Mulvihill would enjoy a four-decade association with nabs that ended just as the pandemic was beginning. Now happily retired in Muskoka, Mulvihill was among the hundreds of people who have given so generously to nabs during its 40-year history.

As the owner and EVP of Paul Mulvihill Ltd., a rep house for media companies including Standard Broadcasting and Maclean Hunter, he was witness to a wave of consolidation that swept through both the agency and media worlds in the 1990s, predictably leading to layoffs across the industry.

“It put a lot of people out of work, it put a lot of stress on a lot of people, and there were a lot of people feeling mental stress,” he said. “As we know, depression and those types of thing can happen through job joss.”

And while the charity continued to evolve, there were still continued examples of it providing invaluable assistance to people dealing with almost unimaginable difficulty. Mulvihill remembers one in particular: A woman with three children, two of whom were born with a rare autoimmune disease, and a third with Down syndrome. “She just needed everything,” he said.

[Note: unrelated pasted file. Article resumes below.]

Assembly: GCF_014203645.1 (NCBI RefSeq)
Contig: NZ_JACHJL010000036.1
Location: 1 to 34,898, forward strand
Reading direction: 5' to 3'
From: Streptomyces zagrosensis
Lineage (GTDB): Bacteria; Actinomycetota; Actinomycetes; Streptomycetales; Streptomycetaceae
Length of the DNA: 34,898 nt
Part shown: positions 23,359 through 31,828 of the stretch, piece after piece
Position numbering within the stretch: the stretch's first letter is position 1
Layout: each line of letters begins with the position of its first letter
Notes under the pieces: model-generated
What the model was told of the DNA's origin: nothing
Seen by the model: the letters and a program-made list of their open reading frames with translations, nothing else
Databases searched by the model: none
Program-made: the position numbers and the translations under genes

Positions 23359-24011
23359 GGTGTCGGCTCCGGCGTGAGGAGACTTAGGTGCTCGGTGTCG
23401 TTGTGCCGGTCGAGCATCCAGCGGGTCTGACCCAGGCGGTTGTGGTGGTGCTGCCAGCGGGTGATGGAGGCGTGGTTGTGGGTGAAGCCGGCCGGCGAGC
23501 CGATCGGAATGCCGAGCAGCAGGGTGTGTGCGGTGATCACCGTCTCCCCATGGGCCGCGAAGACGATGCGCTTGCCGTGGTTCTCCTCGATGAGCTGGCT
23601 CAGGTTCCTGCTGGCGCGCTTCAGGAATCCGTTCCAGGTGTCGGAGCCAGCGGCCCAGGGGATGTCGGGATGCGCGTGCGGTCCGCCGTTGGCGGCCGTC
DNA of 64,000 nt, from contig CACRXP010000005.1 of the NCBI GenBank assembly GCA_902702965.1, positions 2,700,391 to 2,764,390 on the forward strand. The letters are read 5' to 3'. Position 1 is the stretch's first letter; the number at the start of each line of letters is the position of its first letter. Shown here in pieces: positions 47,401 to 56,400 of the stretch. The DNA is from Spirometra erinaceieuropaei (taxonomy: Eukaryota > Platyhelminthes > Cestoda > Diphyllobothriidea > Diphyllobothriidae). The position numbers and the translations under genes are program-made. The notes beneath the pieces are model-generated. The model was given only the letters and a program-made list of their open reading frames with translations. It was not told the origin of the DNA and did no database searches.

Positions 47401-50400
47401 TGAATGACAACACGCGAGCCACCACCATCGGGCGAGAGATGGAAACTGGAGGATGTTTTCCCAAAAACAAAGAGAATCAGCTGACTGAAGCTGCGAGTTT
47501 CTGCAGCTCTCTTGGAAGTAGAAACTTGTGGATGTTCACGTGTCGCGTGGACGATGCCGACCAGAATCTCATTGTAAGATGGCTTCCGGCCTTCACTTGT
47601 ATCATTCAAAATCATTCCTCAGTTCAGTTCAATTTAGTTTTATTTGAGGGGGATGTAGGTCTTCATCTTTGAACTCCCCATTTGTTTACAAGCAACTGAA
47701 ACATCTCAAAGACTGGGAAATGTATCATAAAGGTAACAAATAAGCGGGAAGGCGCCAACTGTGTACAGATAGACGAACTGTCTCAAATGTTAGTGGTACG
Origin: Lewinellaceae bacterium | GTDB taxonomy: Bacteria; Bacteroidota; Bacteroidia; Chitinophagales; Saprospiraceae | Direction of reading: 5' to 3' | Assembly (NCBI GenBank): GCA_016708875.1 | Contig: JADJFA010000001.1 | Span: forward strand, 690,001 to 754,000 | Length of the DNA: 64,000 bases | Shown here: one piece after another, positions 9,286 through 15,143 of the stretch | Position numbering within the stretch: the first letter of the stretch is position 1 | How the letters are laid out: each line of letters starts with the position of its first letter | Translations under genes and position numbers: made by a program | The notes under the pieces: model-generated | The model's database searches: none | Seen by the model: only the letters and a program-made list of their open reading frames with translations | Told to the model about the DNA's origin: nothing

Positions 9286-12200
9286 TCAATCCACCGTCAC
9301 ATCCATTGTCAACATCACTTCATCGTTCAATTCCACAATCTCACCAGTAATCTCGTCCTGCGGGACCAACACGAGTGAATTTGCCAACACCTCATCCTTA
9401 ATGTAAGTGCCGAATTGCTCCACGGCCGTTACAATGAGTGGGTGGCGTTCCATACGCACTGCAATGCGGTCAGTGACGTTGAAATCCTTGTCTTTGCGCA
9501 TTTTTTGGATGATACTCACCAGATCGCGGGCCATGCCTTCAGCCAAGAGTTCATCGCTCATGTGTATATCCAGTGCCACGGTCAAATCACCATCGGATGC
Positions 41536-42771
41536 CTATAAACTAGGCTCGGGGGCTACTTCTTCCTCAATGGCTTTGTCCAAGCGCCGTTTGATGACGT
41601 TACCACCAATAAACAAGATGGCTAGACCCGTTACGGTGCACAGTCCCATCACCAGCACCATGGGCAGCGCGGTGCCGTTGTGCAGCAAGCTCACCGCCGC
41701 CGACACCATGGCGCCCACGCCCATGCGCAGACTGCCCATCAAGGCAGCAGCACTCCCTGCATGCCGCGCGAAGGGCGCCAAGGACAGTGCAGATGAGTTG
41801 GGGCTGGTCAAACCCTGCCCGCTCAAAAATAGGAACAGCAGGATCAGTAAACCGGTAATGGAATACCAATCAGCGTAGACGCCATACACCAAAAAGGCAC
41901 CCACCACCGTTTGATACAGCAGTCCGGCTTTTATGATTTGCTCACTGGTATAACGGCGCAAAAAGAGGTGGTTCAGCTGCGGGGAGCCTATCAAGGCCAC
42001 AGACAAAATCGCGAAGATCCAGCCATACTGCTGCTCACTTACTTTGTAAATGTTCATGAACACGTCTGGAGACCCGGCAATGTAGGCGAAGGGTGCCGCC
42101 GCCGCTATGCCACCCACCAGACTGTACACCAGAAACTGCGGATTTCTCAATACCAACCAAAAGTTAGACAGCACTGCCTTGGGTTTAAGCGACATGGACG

Nabs was able to get a vehicle manufacturer to provide a state-of-the-art vehicle capable of accommodating the three children and their around-the-clock caregiver. They also installed a new state-of-the art HVAC system in her Toronto home.

“She was thrilled beyond belief,” said Mulvihill, who remembers the HVAC professional who installed the system being moved to tears by the immensity of the challenge she faced and his ability to provide some form of assistance. He stood in her front yard and thanked Mulvihill profusely over and over for the chance to contribute.

And in yet another instance of the charity’s ability to provide invaluable assistance, it helped get ramps, guardrails and a wheelchair for an industry professional struggling with ALS. “That’s the type of stuff we did,” said Mulvihill. “My biggest joy was helping people like that.

“I just hope they keep up the great work, and they’re around for another 40 years.”

Chris Powell